However, I think that the opinion should recognize the fact that there are exceptions to this general rule, one of which is recognized in the Bessette case, supra, relied upon in the court's opinion. The Bessette case, as does this case, involves a sexual offense. In this case the charge was sodomy. In the Bessette case, the offense was statutory rape. In the Bessette case, it developed that at the examination regarding the offense, before a justice of the peace, the prosecuting witness testified that the act took place at a locus and under circumstances which proved to be false. Then later, at the trial, she testified that the act took place under wholly different circumstances. During cross-examination of the prosecuting witness, the defense propounded numerous questions not limited to "proof of general reputation" but regarding the conduct of the prosecuting witness, which questions were designed to prove that she was of "debased and depraved condition of mind" and that the prosecution may have been instigated for the purpose of extortion. The trial court rejected all such testimony.

However, on appeal, this court held that under the circumstances, the rejection of such testimony constituted an abuse of discretion. This court, in reversing the trial court in the Bessette case, stated:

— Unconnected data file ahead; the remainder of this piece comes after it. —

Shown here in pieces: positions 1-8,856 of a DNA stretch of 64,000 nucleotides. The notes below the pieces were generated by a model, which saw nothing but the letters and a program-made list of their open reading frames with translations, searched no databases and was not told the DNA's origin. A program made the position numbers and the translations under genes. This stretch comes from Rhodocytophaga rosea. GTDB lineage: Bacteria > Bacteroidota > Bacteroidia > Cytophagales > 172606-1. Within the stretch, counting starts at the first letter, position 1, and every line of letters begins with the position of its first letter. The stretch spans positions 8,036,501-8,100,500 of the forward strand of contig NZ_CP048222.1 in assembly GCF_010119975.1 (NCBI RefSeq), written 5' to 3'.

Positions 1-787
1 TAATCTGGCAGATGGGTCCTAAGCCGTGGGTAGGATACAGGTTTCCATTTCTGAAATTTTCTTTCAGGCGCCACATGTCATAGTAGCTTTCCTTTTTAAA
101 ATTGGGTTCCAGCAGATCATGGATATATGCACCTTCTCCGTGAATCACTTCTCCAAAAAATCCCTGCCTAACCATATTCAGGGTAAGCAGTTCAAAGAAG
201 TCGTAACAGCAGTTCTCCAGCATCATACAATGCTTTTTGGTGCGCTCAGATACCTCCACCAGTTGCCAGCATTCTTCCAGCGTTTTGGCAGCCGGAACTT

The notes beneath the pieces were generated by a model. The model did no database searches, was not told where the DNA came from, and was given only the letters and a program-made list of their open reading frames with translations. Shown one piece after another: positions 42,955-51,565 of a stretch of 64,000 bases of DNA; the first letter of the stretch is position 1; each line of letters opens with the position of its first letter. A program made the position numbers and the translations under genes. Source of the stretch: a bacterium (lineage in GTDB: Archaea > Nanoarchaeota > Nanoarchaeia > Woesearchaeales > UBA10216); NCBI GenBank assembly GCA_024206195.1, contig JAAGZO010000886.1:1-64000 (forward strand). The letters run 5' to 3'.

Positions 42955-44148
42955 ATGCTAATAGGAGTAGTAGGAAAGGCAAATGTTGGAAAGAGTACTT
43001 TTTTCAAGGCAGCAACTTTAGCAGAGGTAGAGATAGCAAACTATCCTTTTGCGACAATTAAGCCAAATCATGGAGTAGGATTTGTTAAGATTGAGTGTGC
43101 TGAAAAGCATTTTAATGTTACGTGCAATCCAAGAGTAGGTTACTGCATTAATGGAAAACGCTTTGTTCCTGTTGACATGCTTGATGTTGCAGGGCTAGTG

"The extent to which a cross-examination may be carried, in the direction indicated by the questions, is ordinarily a matter resting in the sound discretion of the nisi prius court. The rule that specific acts of immorality or misconduct of a witness can not be proved for the purpose of discrediting him, is well settled and is not to be infringed upon, but that rule is not involved in the question under consideration. The question here is as to the extent to which a *679 cross-examination of a witness may go, when the object of it is to impair his credibility by questions tending to show the motives or interest under which his testimony is given, or that he is depraved in character, or that his habits and antecedents are immoral and infamous.... It is proper within the bounds of propriety, to be controlled by the trial court, that the character and antecedents of a witness may be subjected to a test on cross-examination, and that questions which go to exhibit his motives and interest as a witness, as well as those tending to show his character and antecedents, should be allowed. Wharton Ev., sections 544, 545; Johnson v. Wiley, 74 Ind. 233; Wilbur v. Flood, 16 Mich. 40; Commonwealth v. Bonner, 97 Mass. 587." [My emphasis.] Bessette v. State, supra, p. 88.